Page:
InVivoMAb anti-mouse Kappa Immunoglobulin Light Chain

Catalog #BE0176
Clone:
187.1 (HB-58)
Reactivities:
Mouse

$164.00 - $4,280.00

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  • 100 mg - $4,280.00
  • 50 mg - $3,024.00
  • 25 mg - $2,009.00
  • 5 mg - $600.00
  • 1 mg - $164.00
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Product Details

The 187.1 monoclonal antibody reacts with the kappa chain of the mouse immunoglobulin light chain. The κ chain is one of two types of polypeptide subunits which make up the immunoglobulin light chain. A typical antibody is composed of two immunoglobulin heavy chains and two immunoglobulin light chains. The κ chain is coded for by V (variable), J (joining) and C (constant) genes. These genes undergo V(D)J recombination to generate a diverse repertoire of immunoglobulins.

Specifications

Isotype Rat IgG1, κ
Recommended Isotype Control(s) InVivoMAb rat IgG1 isotype control, anti-horseradish peroxidase
Recommended Dilution Buffer InVivoPure pH 7.0 Dilution Buffer
Conjugation This product is unconjugated. Conjugation is available via our Antibody Conjugation Services.
Immunogen Mouse IgG2b Isotype control antibody clone MPC-11
Reported Applications Immunofluorescence
Formulation PBS, pH 7.0
Contains no stabilizers or preservatives
Endotoxin <2EU/mg (<0.002EU/μg)
Determined by LAL gel clotting assay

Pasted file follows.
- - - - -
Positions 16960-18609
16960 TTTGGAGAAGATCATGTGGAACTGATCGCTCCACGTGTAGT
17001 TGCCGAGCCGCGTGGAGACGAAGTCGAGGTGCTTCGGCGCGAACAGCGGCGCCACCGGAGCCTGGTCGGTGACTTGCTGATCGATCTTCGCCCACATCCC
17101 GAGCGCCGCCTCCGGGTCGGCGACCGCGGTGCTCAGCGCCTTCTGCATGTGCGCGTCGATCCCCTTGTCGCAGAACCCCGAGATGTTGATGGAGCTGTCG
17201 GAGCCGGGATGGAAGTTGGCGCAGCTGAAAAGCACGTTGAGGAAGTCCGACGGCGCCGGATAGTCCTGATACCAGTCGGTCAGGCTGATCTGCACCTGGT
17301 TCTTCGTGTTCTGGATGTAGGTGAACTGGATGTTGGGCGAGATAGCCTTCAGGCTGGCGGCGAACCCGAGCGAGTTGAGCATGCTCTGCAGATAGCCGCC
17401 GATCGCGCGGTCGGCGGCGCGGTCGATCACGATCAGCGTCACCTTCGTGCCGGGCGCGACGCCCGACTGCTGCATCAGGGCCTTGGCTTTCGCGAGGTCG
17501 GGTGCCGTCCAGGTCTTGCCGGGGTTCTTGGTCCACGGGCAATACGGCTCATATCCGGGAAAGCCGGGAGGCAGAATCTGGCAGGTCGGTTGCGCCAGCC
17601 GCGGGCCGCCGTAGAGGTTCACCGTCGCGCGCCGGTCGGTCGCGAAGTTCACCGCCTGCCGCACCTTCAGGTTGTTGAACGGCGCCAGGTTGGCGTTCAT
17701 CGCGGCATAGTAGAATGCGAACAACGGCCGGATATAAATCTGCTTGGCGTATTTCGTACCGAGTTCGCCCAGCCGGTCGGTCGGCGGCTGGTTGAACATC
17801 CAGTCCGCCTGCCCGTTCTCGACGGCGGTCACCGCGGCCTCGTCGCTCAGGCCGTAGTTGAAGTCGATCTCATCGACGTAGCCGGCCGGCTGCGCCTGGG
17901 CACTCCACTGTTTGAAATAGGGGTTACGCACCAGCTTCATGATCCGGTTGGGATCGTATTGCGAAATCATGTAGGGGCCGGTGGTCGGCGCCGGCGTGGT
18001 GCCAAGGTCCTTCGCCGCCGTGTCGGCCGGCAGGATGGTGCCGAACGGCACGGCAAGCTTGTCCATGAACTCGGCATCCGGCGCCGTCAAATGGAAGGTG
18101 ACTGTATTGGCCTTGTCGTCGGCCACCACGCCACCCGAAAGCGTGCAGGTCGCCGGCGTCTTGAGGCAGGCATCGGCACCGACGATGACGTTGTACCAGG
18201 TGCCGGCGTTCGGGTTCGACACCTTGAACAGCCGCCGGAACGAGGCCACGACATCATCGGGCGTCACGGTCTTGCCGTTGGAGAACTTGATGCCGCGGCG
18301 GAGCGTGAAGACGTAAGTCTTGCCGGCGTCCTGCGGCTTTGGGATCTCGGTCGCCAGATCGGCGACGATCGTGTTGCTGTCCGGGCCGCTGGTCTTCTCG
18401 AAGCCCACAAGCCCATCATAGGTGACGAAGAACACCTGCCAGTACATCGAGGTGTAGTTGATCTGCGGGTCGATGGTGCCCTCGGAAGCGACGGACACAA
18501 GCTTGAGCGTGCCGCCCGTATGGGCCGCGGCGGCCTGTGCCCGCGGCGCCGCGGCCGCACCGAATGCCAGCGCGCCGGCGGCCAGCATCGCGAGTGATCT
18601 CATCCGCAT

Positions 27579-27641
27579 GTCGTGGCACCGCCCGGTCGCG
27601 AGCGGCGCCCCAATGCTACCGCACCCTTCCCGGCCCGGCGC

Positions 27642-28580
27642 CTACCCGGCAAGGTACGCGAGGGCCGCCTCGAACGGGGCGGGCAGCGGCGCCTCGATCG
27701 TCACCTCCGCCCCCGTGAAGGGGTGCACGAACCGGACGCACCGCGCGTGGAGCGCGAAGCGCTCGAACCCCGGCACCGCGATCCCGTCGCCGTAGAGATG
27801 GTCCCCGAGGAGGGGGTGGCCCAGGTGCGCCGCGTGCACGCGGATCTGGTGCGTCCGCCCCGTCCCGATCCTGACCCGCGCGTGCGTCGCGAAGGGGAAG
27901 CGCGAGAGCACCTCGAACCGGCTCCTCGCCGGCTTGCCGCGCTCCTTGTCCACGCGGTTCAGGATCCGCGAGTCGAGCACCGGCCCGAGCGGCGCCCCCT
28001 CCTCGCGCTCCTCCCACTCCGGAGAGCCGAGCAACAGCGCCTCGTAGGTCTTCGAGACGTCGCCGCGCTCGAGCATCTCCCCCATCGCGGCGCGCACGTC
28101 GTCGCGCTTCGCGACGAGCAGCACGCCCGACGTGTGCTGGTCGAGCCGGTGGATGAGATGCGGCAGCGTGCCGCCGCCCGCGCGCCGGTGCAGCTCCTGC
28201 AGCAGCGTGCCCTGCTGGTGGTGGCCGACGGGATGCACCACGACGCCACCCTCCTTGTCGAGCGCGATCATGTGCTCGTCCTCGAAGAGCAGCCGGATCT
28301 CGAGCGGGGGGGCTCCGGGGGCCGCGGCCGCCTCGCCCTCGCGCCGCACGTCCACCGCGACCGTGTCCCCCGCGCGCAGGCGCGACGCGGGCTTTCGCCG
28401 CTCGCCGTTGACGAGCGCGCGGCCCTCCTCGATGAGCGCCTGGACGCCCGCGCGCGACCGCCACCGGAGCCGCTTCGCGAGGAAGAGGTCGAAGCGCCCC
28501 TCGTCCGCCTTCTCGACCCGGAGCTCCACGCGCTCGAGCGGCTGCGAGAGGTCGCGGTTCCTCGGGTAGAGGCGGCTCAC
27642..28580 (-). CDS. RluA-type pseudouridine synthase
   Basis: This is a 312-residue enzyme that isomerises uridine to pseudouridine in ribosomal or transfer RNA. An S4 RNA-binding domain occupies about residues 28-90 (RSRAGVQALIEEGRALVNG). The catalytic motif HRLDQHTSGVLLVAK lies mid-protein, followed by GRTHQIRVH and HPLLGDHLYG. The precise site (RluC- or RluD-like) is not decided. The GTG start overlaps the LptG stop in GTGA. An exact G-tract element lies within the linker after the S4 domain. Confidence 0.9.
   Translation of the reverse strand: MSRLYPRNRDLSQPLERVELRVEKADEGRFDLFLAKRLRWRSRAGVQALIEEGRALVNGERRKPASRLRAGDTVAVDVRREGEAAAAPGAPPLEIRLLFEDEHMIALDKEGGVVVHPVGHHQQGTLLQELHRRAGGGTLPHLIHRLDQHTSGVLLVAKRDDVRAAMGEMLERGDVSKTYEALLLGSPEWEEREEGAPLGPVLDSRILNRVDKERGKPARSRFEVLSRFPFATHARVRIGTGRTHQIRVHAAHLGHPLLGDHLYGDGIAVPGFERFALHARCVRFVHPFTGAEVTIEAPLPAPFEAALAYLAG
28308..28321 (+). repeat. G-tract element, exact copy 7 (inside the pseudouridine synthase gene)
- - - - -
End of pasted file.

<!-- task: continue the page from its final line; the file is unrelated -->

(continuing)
Purity >95%
Determined by SDS-PAGE
Sterility 0.2 µm filtration
Production Purified from cell culture supernatant in an animal-free facility
Purification Protein G
RRID AB_10948999
Molecular Weight 150 kDa
Storage The antibody solution should be stored at the stock concentration at 4°C. Do not freeze.
Immunofluorescence
Burbage, M., et al. (2015). "Cdc42 is a key regulator of B cell differentiation and is required for antiviral humoral immunity" J Exp Med 212(1): 53-72. PubMed

The small Rho GTPase Cdc42, known to interact with Wiskott-Aldrich syndrome (WAS) protein, is an important regulator of actin remodeling. Here, we show that genetic ablation of Cdc42 exclusively in the B cell lineage is sufficient to render mice unable to mount antibody responses. Indeed Cdc42-deficient mice are incapable of forming germinal centers or generating plasma B cells upon either viral infection or immunization. Such severe immune deficiency is caused by multiple and profound B cell abnormalities, including early blocks during B cell development; impaired antigen-driven BCR signaling and actin remodeling; defective antigen presentation and in vivo interaction with T cells; and a severe B cell-intrinsic block in plasma cell differentiation. Thus, our study presents a new perspective on Cdc42 as key regulator of B cell physiology.